Neotropical Odonata Specimens

Dennis Paulson
August 2002
Images added February 2009
Taxonomy updated January 2014

This site is intended to display scanned dragonfly specimens to assist in the identification of Odonata from Mexico and Central and South America. It was begun as a set of scans of species that occur in the Tambopata region of southern Peru, but it will be expanded to include as many species as possible, mostly those from my own collection. It will be a lengthy process, considering how many species occur in this rich region!

These specimens were scanned on a Hewlett Packard 4C/T flatbed scanner and captured by Adobe Photoshop. They were chosen as the best and most representative specimens I have available. Unfortunately, I lack high-quality specimens of some of the species, lack one sex of others, and completely lack many of the species known from South America, so the collection can never be complete. Nevertheless, I know of no other resource like this except the Odonata of La Selva site with similarly scanned specimens. The list of species below will have links to those scans available. I also plan eventually to link to handheld photos in life and photos in nature of as many species as possible. Many individuals were scanned before I began to record the collection data for each specimen, but that will be included in all future scans.

Some of these specimens are very close to life coloration, others quite distant. Eye colors change after death, and only those with brown eyes still look the same. Some of the species pictured here have brilliant red, green, or blue eyes, which gives them a much brighter aspect in life. For example, Micrathyria and Nephepeltia have brilliant green eyes, Anatya brilliant blue eyes, most of the red species brilliant red eyes. Black and yellow patterns, most reds, and blue pruinosity show up quite well in specimens. Many of the dragonflies of the family Aeshnidae that look brown as specimens, even the largely brown dusk-fliers such as Gynacantha, have limited or extensive green and/or blue colors on their bodies in life; Staurophlebia, for example, have a bright green thorax and brilliant green eyes.

It is important to look at the ruler beneath each specimen. The number is in millimeters, counting from the leftmost tick mark, and you will have to do some estimation of the actual length of the specimen. Most species don't vary much in size, so these measurements are of great value in identification. In some specimens for which there is no ruler, the hindwing (HW) measurement is given in millimeters.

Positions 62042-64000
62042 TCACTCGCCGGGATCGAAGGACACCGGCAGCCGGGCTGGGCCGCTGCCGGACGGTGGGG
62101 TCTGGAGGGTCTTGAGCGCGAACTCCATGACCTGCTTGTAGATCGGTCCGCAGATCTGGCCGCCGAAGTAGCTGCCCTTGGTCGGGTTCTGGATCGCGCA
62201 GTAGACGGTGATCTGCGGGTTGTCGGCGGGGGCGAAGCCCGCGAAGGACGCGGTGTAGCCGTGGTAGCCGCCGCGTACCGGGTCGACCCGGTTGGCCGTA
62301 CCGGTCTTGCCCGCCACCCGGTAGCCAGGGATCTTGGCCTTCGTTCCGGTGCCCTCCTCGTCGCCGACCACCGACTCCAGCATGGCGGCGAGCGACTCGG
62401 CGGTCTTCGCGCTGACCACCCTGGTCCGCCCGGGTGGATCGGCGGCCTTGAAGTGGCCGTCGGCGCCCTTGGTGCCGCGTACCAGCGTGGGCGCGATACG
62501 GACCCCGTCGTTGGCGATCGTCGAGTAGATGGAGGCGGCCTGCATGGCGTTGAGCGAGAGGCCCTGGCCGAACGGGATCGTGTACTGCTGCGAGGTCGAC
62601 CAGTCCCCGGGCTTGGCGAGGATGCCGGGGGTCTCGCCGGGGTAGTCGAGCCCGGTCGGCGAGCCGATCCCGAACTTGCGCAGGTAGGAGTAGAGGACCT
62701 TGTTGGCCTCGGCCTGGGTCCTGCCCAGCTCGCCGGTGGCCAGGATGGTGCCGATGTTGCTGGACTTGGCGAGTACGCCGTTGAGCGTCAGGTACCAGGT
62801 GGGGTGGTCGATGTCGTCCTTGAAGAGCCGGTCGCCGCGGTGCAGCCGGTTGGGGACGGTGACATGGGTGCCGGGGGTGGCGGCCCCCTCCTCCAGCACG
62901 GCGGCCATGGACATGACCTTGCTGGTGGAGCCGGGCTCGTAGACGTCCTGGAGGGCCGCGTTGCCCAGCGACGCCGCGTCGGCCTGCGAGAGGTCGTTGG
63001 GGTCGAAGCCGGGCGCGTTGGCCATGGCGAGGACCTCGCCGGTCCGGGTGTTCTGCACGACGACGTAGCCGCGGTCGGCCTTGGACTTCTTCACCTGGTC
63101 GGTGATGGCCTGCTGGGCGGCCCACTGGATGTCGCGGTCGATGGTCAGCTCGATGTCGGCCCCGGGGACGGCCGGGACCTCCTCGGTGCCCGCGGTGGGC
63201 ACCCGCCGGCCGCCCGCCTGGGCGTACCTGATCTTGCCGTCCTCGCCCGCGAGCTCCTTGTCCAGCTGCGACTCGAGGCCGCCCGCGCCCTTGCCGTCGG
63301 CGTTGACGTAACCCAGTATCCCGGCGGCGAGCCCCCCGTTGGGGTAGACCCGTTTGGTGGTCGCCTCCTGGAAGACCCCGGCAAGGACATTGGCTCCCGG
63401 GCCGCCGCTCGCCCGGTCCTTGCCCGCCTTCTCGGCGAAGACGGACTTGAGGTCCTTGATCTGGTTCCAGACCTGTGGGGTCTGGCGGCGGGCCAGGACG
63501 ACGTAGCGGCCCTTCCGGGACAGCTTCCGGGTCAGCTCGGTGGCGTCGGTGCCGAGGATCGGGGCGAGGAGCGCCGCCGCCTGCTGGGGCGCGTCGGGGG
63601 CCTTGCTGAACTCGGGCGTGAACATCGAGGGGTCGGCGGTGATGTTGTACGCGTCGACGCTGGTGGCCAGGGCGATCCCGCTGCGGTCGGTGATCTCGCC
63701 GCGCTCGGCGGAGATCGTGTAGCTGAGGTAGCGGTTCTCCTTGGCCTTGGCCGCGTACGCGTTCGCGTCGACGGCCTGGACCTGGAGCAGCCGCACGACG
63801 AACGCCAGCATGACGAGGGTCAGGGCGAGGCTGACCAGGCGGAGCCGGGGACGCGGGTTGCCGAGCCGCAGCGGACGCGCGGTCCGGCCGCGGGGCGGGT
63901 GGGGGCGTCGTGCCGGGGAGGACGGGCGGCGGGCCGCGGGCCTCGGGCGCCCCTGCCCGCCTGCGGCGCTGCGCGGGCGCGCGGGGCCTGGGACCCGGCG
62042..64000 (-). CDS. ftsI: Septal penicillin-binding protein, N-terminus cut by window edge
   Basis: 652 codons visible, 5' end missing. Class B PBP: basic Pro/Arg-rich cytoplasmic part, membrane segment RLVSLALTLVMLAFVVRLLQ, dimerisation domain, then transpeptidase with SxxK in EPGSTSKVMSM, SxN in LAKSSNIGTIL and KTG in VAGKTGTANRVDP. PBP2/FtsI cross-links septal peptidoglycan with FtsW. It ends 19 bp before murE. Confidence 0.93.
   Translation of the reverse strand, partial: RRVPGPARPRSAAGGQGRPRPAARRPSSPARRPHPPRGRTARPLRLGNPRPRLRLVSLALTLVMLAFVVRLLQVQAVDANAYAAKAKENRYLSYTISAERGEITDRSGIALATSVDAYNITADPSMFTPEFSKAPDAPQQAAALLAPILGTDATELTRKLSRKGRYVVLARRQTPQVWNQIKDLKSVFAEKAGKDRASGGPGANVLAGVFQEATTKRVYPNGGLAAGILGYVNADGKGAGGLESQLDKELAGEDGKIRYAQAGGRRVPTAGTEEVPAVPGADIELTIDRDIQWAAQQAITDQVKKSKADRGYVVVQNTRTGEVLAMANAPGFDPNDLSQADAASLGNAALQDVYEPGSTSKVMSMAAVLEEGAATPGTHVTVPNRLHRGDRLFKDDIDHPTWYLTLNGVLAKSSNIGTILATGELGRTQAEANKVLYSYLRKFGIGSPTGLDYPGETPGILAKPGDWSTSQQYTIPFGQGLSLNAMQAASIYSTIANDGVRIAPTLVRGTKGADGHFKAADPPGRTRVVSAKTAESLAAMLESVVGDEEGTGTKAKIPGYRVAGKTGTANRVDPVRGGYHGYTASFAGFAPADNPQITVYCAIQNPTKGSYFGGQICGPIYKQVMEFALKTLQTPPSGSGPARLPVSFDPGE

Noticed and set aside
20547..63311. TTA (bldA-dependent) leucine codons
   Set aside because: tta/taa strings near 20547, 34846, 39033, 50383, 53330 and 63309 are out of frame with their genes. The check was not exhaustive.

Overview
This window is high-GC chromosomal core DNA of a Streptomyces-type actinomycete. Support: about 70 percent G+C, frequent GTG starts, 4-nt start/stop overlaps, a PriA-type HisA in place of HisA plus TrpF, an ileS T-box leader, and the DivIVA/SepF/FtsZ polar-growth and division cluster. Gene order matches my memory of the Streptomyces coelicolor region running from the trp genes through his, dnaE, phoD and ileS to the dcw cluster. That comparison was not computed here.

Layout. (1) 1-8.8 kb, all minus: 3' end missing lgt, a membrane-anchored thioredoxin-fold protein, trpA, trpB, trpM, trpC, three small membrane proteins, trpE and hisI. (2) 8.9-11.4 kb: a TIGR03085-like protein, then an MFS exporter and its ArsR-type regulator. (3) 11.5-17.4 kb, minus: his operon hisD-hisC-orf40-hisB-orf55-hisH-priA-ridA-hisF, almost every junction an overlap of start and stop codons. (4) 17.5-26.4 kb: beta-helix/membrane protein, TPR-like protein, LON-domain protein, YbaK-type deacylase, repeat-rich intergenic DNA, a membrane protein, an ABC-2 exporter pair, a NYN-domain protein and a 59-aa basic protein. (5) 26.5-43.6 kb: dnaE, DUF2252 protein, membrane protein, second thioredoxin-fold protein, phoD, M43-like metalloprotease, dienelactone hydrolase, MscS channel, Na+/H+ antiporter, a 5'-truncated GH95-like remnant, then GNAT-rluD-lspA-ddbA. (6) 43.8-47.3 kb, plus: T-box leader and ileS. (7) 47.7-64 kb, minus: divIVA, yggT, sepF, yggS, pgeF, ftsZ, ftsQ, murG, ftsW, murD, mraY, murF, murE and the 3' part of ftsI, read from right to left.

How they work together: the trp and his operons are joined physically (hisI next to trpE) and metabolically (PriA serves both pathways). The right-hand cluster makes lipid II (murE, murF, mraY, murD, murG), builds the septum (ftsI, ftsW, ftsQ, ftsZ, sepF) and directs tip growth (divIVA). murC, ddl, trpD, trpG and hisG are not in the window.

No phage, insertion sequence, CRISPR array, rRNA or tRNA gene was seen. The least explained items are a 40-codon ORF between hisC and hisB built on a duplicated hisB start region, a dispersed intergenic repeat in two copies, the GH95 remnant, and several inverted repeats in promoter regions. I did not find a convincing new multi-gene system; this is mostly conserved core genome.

This guide is best applied to preserved specimens or live individuals in the hand. Be cautious in using it to identify individuals at a distance, as size estimates will be much more difficult, and complex patterns will be harder to determine. Nevertheless, I hope these images will provide material for identification of specimens and in addition will make tentative field identification a bit more likely than if nothing at all was available.

I thank Rosser Garrison and Mark O'Brien for lending me specimens to scan.

Zygoptera

Polythoridae

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Calopterygidae

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Dicteriadidae

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Lestidae

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Perilestidae

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Heteragrionidae

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Pseudostigmatidae [now considered part of Coenagrionidae]

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Platystictidae

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Protoneuridae

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Coenagrionidae

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Anisoptera

Aeshnidae

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Gomphidae

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Libellulidae

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